In football, and in sports in general, results are what matter the most. You can play well or badly, but if you win in the end, everyone's happy. This is all the more true in Italy, home of door-bolt defensive play and speed-of-light counter-attacks. Or, this had been true until July 3rd, 1987. On that day, the then-little-known Arrigo Sacchi became AC Milan's coach. In his new role, he launched a cultural revolution right from the start: the quality of the game should come before results, putting up a show for the spectators to enjoy had to be more important than league rankings. It sounded like a challenge coming from a modern-day Don Quixote. It started out as an extremely tall order: the team was defeated several times and even knocked out of the UEFA Cup, causing a stir among angry supporters. Mr. Berlusconi, who had been the team's president for just over a year, though, warned them: "Mr. Sacchi is here to stay, I don't know about you guys." The end of the story is written in the golden roll of the series: AC Milan won the championship and that title was just the first milestone in the most incredible winning streak in the team's history. Sacchi's 4-4-2 formation became an iconic principle in the world of soccer, applied by stars like Baresi, Maldini, Gullit, and Van Basten—the very elite of an entire soccer generation.
But there's a more obscure, although not less important, side to that revolution: the athletic training to which the coaching staff of AC Milan began to submit its players. Sacchi's "total football," in addition to perfectly synchronized tactical mechanisms, requires a level of intensity and pace that only specific training can ensure. It is not by chance that in those years, the partnership between the "Rossoneri" and Technogym began: Technogym's equipment was selected for AC Milan's gym—a modern facility equipped with machines for cardiovascular, strength, and recovery and rehabilitation training. Today, it may sound normal for a team in 'Serie A', the Italian premier league, to have a fully equipped gym for its players, but back then, it was nothing short of revolutionary.
Almost twenty years later, the partnership still stands: in Milanello, though, the old gym has evolved into Milan Lab, a project started back in 2002 which so far has allowed over a million records to be acquired based on tests carried out on the team's players. "This data collection is extremely important to manage our athletes' health," explains Daniele Tognaccini, AC Milan's trainer for the past 15 years. "These tests help us identify tasks or situations implying risks for each player. It goes without saying that this information is invaluable for whoever has responsibilities in the management of the club, particularly in regard to the players' health and well-being. The Milan Lab project also goes hand in hand with the functional training philosophy at the heart of Technogym's strategy."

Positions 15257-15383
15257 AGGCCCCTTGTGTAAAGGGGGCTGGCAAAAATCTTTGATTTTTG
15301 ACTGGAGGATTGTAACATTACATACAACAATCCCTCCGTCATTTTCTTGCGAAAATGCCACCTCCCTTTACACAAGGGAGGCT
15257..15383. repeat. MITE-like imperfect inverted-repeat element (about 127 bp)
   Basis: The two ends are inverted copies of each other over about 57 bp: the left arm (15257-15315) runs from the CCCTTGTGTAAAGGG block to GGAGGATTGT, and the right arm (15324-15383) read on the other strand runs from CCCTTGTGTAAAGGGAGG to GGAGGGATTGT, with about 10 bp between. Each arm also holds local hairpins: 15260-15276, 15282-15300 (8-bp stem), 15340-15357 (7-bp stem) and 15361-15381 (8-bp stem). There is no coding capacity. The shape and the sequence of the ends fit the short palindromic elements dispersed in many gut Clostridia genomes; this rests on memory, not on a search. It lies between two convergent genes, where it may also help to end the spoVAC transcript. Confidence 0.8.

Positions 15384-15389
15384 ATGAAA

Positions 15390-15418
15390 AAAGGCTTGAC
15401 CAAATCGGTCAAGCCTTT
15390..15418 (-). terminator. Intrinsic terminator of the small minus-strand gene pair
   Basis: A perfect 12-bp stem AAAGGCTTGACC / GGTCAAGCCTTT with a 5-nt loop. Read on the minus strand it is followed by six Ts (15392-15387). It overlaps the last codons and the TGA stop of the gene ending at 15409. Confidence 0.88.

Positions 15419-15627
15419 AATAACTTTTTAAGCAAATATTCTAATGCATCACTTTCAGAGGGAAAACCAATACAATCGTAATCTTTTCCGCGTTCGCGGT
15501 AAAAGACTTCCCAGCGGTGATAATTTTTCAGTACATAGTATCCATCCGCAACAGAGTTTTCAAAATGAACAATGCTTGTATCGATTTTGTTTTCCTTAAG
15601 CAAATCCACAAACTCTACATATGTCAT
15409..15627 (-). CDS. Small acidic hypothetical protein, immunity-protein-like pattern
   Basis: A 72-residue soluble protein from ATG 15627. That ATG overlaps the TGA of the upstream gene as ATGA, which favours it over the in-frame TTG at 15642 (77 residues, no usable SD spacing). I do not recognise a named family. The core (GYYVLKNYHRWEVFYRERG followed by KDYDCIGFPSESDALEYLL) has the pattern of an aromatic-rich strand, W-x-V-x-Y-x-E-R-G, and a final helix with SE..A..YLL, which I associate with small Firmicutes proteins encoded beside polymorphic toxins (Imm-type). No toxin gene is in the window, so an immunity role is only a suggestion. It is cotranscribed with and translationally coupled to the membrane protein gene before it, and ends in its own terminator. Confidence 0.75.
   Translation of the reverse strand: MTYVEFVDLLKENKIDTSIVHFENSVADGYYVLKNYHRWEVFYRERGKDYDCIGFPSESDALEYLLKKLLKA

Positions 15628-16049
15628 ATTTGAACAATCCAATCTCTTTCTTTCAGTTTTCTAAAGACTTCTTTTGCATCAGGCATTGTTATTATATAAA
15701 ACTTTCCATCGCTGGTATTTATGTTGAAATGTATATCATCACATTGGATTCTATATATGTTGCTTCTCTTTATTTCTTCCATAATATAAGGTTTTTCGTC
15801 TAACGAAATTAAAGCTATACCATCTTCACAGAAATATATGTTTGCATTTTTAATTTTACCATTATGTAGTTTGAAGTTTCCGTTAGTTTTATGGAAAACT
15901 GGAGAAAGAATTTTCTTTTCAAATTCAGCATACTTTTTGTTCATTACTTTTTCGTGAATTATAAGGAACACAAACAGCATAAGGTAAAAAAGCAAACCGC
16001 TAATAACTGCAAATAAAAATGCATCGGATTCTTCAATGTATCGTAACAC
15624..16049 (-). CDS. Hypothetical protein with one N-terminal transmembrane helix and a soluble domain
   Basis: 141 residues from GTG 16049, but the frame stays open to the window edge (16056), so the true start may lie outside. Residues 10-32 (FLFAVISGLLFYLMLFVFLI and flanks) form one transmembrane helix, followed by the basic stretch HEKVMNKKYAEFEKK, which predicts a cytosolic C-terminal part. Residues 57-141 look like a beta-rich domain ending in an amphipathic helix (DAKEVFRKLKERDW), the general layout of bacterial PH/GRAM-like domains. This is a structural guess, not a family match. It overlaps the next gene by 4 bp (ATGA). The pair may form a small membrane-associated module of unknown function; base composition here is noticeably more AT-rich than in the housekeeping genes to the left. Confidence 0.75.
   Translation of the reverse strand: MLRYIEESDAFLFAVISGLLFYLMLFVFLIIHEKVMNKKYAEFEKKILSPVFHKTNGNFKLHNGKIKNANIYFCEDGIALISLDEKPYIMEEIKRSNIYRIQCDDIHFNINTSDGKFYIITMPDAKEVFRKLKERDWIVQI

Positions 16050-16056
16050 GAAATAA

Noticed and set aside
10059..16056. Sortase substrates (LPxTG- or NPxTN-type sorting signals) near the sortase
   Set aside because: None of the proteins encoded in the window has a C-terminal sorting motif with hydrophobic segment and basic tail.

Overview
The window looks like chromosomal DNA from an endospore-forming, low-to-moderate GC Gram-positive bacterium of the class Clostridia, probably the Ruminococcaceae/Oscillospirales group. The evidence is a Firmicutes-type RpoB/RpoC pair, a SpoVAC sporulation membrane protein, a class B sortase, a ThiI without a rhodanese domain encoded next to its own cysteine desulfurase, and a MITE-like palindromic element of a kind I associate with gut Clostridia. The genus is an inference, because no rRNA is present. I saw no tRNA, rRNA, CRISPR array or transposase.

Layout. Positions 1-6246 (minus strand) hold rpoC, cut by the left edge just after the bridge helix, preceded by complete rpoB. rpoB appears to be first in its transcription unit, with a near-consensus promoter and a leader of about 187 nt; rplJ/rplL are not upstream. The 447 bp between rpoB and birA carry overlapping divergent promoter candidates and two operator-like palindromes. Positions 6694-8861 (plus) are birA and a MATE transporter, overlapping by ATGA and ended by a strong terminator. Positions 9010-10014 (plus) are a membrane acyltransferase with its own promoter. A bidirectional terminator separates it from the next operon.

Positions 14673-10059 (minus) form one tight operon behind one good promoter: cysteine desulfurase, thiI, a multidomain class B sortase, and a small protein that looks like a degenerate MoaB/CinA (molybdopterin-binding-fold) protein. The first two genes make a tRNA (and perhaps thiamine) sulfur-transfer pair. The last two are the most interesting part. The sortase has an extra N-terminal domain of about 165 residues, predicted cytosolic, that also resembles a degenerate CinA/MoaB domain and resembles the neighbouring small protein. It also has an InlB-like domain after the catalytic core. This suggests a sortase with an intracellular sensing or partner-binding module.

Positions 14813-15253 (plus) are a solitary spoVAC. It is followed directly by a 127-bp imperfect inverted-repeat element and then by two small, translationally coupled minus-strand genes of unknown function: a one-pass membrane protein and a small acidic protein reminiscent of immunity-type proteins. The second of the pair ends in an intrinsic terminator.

Functional training is inspired by natural movements, achieved via the synergistic contraction of different muscle groups. It is at the opposite end of the scale from the "compartmentalized" muscular work typical of traditional equipment. At first sight, it may sound like an oversimplified approach: but in fact, it activates the deepest-set muscles, stimulating precious joint stabilization. "This new gym training method," continues Tognaccini, "meant enormous advantages for the physical preparation of our footballers, because through technologically advanced tools, I am thinking for example of Technogym's Omnia, we can simulate the efforts demanded of athletes on the field. Moreover, indoor training, which we refer to as dry training, is essential to work on the compensatory mechanisms typical of soccer. For example, all the work we carry out on the posterior muscle chain, normally heavily contracted due to flat-stride running, is compensated for with gym work. The new Leg Press by Technogym, combining traditional overload with different training options with elastic bands, is an extremely useful tool to exercise problem joints and muscle chains, as it allows for the maximum degree of progression and control. Last but not least, these machines help eliminate inertia, unlike traditional machines where it is a major factor."
The involvement of players in training and physical preparation issues also began with the cultural revolution that occurred from the mid-Eighties. The typical soccer player who only enjoyed training if it involved non-competitive matches and would do anything to avoid interval training is a stereotype of the past. "Today, players do not just train on the field," concludes Tognaccini, "just think that the AC Milan players spend about 50% of their training time at the gym. This is why it so important to be able to rely on a high-profile partner. We chose Technogym because it meets all our requirements and because our players have a special feeling with this equipment, and particularly with Pure Strength–line machines, designed for muscle strengthening. Ever since we've had them in Milanello, many players have chosen to work out only on these machines, because they convey a feeling of higher performance compared to other equipment."